The Washington State Attorney General's Office is supporting a bill that isn't being received favorably by utilities around Washington.

The proposal calls for utilities to not shut off services due to non-payments when daytime temperatures are expected to reach 90 degrees or higher.

Kelli Scott with the Chelan County PUD says such a moratorium isn't necessary.

"Procedure is in place where in extreme temperatures, we don't disconnect folks for non-payment." Scott said.

Douglas County PUD's Meaghan Vibbert echoes the same sentiment.

"Douglas County PUD takes customer safety seriously and we already have a practice in place where we work with our customers individually on whatever their account needs may be, no matter what." Vibbert said.

Both Vibbert and Scott agree more data is needed to support the Attorney General's proposal. Scott says it poses problems for utilities with large service areas.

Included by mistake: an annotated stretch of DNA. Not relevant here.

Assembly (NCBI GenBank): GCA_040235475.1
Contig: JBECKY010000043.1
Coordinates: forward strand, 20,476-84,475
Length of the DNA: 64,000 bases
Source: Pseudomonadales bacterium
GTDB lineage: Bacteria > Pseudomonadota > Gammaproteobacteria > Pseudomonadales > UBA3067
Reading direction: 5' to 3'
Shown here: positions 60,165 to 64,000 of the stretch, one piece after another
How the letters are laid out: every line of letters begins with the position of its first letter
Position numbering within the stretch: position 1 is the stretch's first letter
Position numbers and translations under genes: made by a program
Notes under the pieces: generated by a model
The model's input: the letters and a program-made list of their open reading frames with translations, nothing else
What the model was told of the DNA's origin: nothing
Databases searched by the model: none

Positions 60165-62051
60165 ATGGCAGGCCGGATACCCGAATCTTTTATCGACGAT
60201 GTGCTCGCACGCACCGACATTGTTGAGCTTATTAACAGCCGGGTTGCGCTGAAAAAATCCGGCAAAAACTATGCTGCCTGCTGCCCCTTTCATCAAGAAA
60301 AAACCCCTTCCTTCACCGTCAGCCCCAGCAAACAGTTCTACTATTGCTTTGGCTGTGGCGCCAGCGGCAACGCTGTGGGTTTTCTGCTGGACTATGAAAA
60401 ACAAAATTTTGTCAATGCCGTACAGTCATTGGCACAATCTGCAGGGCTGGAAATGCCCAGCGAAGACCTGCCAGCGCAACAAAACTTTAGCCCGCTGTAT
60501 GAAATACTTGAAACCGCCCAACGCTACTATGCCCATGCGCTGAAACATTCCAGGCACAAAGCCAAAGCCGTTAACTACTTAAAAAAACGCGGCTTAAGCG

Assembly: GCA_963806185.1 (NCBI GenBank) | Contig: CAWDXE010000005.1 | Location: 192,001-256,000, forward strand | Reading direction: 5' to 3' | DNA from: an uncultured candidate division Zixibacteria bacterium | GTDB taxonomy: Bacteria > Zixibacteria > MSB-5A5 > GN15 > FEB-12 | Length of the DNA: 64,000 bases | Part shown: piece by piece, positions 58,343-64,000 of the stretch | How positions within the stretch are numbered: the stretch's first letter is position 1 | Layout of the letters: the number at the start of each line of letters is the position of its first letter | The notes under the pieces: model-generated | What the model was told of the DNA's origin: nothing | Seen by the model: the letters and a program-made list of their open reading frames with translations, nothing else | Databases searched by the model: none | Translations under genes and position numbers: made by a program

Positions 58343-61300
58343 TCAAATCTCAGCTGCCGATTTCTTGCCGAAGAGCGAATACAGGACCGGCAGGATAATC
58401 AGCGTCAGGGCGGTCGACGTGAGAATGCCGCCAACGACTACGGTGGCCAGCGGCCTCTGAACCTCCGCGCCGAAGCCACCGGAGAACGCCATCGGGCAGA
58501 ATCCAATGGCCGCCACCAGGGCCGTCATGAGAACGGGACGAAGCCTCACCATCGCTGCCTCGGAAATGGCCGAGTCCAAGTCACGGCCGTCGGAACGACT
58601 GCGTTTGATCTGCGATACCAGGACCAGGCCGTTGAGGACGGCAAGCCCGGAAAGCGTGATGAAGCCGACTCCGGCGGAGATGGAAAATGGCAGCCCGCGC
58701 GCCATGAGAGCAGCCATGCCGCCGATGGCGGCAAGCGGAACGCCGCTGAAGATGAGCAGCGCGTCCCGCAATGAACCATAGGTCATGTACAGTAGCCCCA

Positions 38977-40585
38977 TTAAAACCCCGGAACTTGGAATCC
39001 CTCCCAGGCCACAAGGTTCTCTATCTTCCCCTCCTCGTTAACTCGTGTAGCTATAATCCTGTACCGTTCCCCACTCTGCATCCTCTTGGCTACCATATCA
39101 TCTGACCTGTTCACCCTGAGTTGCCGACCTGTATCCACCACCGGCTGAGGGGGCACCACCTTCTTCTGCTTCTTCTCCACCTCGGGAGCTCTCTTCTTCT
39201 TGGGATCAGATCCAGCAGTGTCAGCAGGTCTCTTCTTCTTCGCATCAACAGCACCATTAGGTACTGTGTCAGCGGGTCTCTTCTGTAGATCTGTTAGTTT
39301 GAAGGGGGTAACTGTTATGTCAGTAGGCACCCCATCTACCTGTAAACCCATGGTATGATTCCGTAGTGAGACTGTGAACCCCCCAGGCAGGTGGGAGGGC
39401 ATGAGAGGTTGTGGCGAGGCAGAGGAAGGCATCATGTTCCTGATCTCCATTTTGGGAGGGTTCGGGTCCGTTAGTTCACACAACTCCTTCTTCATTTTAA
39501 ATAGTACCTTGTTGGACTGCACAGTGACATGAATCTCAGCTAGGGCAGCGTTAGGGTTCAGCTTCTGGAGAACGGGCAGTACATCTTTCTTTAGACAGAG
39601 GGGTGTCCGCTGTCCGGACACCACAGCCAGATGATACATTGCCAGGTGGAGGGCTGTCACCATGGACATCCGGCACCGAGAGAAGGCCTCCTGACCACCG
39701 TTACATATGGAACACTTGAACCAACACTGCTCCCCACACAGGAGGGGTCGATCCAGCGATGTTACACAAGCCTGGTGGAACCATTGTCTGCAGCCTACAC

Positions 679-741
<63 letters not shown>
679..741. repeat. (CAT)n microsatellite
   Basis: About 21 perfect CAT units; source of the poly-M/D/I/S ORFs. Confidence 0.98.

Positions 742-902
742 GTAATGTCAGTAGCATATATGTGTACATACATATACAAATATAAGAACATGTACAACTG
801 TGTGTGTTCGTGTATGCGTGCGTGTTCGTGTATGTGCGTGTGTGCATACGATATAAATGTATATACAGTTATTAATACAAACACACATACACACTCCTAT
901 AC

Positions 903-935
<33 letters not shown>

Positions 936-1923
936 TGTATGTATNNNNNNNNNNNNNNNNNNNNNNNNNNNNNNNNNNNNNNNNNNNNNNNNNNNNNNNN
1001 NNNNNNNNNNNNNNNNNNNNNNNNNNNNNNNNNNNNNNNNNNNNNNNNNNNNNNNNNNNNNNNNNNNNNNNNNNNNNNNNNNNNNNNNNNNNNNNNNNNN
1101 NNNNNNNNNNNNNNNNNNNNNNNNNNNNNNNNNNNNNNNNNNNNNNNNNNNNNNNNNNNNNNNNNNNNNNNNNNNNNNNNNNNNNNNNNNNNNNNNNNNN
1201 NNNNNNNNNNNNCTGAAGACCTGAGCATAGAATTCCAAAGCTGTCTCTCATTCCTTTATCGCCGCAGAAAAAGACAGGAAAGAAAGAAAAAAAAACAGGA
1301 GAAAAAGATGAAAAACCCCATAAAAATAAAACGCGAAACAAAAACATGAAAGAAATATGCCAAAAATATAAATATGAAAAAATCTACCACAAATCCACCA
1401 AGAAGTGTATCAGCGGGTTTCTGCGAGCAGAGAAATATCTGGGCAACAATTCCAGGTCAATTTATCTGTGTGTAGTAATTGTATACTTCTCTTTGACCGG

"If it's 90 degrees in Wenatchee, it's probably not going to be 90 degrees in Lake Wenatchee, so there are a lot of details that's concerning about the bill." Scott said.

And Vibbert says she hasn't seen enough data with heat-related deaths or injuries to understand why the bill is being pushed in the first place.

"What is their data include, where was it, is it because they were shut off or was it because they were unhoused or they didn't have air conditioning?" Vibbert said.

Legislators have crafted a senate and house version of the bill for further discussion.

For more on House Bill 1329, click here.

For more on Senate Bill 5366, click here.

Both bills are scheduled for hearings this week in Olympia.


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